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Agricultural Magnesium fertilizer

Magnesium Oxide for Agricultural Magnesium fertilizer

Tibet Mag provides magnesium oxide for use in agricultural applications.

TIBETAMAG is a high purity agricultural grade magnesium oxide that provides a source of magnesium as a nutrient. magnesium oxide is useful in correcting magnesium deficiencies in a wide variety of soils and crops.

Magnesium Oxide as a Crop Nutrient Supplement

Seventeen nutrients have been identified as essential for plant growth.  Without these nutrients, plants cannot complete their life cycles.  Magnesium (Mg) is considered a “macronutrient” – those of the 17 nutrients required in relatively large quantities.

Soils where large amounts of potassium have been applied, repeatedly, are low in magnesium.  High application of potassium or ammonium fertilizers often heightens magnesium deficiency. High cations concentration interferes with Mg uptake. This interference generally does not occur where soils contain more exchangeable Mg than exchangeable K.

One symptom of magnesium deficiency is low-yielding crops, where plants set fewer pods, containing fewer seeds, hence reduced grain yields. magnesium oxide is useful in correcting magnesium deficiencies in a wide variety of soils and crops.

Soil acidification is a natural process that is increased by normal production practices, particularly the use of nitrogen fertilizer and manure.  High levels of soil acidity can reduce root growth, reduce nutrient availability, and affect crop protectant activity.  Water-soluble magnesium is developed in the soil as magnesium oxide is broken down by the action of soil acids to furnish available magnesium, and neutralize acidity.

TIBETAMAG magnesium oxide offers a good nutrient source for blending of mixed fertilizers due to its high concentration of magnesium.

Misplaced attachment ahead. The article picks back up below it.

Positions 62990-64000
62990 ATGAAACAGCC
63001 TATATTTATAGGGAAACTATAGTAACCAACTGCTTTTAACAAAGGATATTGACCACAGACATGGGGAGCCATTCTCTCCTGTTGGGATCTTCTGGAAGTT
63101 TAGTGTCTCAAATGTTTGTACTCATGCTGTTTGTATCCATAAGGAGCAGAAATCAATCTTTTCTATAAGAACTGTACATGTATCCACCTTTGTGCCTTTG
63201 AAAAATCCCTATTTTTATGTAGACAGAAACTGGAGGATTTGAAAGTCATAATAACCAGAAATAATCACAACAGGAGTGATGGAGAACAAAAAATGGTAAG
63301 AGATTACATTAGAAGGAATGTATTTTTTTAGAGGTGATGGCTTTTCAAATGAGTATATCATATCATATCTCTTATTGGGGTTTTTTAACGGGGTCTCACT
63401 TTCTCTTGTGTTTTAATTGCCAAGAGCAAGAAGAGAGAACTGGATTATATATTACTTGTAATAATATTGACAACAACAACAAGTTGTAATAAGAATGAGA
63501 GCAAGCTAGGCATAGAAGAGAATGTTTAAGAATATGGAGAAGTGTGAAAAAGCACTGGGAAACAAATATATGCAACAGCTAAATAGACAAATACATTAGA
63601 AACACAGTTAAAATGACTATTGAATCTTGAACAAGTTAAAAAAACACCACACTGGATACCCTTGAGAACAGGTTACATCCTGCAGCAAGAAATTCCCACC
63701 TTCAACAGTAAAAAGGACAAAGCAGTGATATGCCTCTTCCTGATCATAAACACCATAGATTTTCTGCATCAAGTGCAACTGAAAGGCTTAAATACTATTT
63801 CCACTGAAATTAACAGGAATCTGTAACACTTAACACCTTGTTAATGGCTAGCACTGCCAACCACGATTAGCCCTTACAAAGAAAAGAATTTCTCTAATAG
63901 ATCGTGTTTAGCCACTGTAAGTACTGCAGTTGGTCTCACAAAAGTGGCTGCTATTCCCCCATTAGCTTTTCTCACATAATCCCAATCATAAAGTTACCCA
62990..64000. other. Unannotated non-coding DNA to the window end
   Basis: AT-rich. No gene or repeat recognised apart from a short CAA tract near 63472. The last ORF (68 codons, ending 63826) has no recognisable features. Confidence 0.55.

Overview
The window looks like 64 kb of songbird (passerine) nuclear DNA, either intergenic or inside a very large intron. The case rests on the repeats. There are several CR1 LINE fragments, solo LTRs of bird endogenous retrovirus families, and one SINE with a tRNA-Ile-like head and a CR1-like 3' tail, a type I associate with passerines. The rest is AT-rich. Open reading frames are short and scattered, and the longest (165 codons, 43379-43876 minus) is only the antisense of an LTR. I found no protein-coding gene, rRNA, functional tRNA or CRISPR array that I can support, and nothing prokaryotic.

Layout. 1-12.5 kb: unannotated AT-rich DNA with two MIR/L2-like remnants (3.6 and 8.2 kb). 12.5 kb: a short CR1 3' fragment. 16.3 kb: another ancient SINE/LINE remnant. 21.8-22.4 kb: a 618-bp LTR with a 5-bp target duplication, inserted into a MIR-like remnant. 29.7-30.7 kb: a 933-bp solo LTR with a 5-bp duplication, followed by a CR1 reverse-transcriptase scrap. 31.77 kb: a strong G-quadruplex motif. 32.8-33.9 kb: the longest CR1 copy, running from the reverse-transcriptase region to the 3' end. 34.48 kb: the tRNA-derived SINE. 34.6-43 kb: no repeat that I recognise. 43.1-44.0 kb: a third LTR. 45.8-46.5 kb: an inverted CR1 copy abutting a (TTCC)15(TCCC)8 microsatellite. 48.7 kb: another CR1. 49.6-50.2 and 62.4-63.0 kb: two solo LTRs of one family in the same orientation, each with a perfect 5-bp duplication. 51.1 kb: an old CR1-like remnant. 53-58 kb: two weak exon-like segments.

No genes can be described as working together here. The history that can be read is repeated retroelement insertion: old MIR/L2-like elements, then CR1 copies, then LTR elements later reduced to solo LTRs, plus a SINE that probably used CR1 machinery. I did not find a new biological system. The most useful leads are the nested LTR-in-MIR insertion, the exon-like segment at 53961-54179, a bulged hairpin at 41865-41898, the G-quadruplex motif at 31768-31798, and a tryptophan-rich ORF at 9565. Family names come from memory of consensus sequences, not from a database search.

Magnesium fertilizer Products

TIBETAMAG 58Granular, high purityCrop and soil supplement
TIBETAMAG 200High purity, plant foodLiquid suspension fertilizer mixes

The Role of Magnesium fertilizer in Plant Life

Just like people, plants need food to live.

They make food through photosynthesis, a process that requires water, carbon dioxide and sunlight.

Photosynthesis occurs in chlorophyll, a green pigment that contains magnesium — if plants don’t have this nutrient, they cannot make the food they need to survive.

Magnesium fertilizer also assists with the following functions:

  • Cell division
  • Protein formation
  • Plant respiration
  • Enzyme activation
  • Metabolism

Without magnesium fertilizer, plants cannot carry out many essential processes.

Magnesium fertilizer deficiency is a frequently occurring limiting factor for crop production due to low levels of exchangeable Mg (ex-Mg) in acidic soil, which negatively affects sustainability of agriculture development.

How Mg fertilization affects crop yield and subsequent physiological outcomes in different crop species, as well as agronomic efficiencies of Mg fertilizers, under varying soil conditions remain particular interesting questions to be addressed. A meta-analysis was performed with 570 paired observations retrieved from 99 field research articles to compare effects of Mg fertilization on crop production and corresponding agronomic efficiencies in different production systems under varying soil conditions.

The mean value of yield increase and agronomic efficiency derived from Mg application was 8.5% and 34.4 kg kg-1 respectively, when combining all yield measurements together, regardless of the crop type, soil condition, and other factors. Under severe Mg deficiency (ex-Mg < 60 mg kg-1), yield increased up to 9.4%, nearly two folds of yield gain (4.9%) in the soil containing more than 120 mg kg-1 ex-Mg. The effects of Mg fertilization on yield was 11.3% when soil pH was lower than 6.5. The agronomic efficiency of Magnesium fertilizers was negatively correlated with application levels of Mg, with 38.3 kg kg-1 at lower MgO levels (0–50 kg ha-1) and 32.6 kg kg-1 at higher MgO levels (50–100 kg ha-1). Clear interactions existed between soil ex-Mg, pH, and types and amount of Mg fertilizers in terms of crop yield increase. With Mg supplementation, Mg accumulation in the leaf tissues increased by 34.3% on average; and concentrations of sugar in edible organs were 5.5% higher compared to non-Mg supplemented treatments. Our analysis corroborated that Mg fertilization enhances crop performance by improving yield or resulting in favorable physiological outcomes, providing great potentials for integrated Mg management for higher crop yield and quality.

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